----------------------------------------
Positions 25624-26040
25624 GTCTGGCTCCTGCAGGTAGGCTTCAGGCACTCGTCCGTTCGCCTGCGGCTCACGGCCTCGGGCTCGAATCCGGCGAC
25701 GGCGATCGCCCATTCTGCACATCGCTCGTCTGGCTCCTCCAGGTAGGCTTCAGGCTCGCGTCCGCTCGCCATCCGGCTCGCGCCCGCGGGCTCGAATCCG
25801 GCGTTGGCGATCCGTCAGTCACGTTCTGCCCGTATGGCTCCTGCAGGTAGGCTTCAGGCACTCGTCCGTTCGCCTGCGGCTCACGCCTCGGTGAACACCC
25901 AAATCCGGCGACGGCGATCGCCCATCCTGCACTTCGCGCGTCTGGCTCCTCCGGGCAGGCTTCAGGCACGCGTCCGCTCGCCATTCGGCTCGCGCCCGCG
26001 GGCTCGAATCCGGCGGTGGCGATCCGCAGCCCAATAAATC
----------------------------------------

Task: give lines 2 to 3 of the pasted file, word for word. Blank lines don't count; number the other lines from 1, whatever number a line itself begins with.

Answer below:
25624 GTCTGGCTCCTGCAGGTAGGCTTCAGGCACTCGTCCGTTCGCCTGCGGCTCACGGCCTCGGGCTCGAATCCGGCGAC
25701 GGCGATCGCCCATTCTGCACATCGCTCGTCTGGCTCCTCCAGGTAGGCTTCAGGCTCGCGTCCGCTCGCCATCCGGCTCGCGCCCGCGGGCTCGAATCCG